The 1931 Histomap: The entire history of the world distilled into a single map/chart.

The 1931 Histomap: The entire history of the world distilled into a single map/chart..

And, while we are on maps today, how about this “Histomap” – a mapped timeline of all of human history. This is actually an old map (first published by Rand-McNally in 1931), but Slate has brought it back to life via the Internet. Have fun with this one! Here’s the introduction to it; the link above will take you to the site where you can view this unique map.

This “Histomap,” created by John B. Sparks, was first printed by Rand McNally in 1931. (The David Rumsey Map Collection hosts a fully zoomable version here.) (Update: Click on the image below to arrive at a bigger version.)

This giant, ambitious chart fit neatly with a trend in nonfiction book publishing of the 1920s and 1930s: the “outline,” in which large subjects (the history of the world! every school of philosophy! all of modern physics!) were distilled into a form comprehensible to the most uneducated layman.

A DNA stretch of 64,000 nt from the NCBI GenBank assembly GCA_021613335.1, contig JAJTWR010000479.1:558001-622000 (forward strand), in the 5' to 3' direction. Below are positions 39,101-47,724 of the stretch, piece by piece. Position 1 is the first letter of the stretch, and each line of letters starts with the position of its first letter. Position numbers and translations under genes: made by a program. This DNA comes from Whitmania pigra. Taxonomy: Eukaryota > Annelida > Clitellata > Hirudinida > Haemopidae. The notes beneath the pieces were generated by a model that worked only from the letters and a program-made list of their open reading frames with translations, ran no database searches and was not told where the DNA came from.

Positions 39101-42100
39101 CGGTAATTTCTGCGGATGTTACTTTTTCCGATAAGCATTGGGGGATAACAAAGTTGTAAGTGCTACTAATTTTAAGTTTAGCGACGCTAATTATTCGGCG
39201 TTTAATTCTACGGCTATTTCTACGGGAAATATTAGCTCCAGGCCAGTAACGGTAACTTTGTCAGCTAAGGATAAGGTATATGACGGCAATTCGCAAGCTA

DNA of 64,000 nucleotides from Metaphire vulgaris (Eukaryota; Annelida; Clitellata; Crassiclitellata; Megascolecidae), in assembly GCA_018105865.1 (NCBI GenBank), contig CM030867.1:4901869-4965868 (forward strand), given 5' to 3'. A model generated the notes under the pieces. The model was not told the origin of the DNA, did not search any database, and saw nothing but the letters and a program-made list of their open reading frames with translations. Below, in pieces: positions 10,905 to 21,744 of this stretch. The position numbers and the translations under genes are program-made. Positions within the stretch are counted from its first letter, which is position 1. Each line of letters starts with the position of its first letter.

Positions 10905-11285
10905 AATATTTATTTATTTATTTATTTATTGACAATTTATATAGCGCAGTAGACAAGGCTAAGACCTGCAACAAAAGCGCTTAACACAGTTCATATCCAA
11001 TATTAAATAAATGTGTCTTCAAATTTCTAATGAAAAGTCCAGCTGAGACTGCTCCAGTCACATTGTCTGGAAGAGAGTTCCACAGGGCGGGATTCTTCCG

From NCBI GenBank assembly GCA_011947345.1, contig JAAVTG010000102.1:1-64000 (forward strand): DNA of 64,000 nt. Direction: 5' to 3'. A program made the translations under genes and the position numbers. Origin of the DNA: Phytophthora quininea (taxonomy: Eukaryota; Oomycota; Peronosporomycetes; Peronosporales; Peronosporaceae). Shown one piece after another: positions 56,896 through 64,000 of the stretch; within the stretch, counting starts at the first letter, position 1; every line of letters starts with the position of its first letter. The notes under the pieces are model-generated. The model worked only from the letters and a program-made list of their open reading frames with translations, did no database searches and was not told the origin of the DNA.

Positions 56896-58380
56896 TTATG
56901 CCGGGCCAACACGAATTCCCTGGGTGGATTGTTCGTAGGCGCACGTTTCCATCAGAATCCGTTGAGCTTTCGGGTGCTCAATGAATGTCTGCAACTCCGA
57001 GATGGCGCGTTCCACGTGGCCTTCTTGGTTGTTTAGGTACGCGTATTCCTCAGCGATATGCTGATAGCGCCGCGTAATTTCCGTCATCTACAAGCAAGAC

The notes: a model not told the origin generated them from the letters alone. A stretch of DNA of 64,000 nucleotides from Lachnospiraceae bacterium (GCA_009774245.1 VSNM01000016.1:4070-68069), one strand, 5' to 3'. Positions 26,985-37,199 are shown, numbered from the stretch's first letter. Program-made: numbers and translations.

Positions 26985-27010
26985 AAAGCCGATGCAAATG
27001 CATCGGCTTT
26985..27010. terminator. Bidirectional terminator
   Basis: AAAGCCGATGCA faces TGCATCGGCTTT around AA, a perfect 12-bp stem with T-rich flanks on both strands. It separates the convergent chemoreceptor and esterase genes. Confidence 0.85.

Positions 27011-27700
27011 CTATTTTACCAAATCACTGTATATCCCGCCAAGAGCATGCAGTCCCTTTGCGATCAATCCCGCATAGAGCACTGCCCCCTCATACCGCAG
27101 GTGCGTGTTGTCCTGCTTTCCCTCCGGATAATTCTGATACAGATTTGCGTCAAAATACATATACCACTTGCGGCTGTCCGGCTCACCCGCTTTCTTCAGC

The 5-foot-long Histomap was sold for $1 and folded into a green cover, which featured endorsements from historians and reviewers. The chart was advertised as “clear, vivid, and shorn of elaboration,” while at the same time capable of “holding you enthralled” by presenting:

the actual picture of the march of civilization, from the mud huts of the ancients thru the monarchistic glamour of the middle ages to the living panorama of life in present day America.

The chart emphasizes domination, using color to show how the power of various “peoples” (a quasi-racial understanding of the nature of human groups, quite popular at the time) evolved throughout history.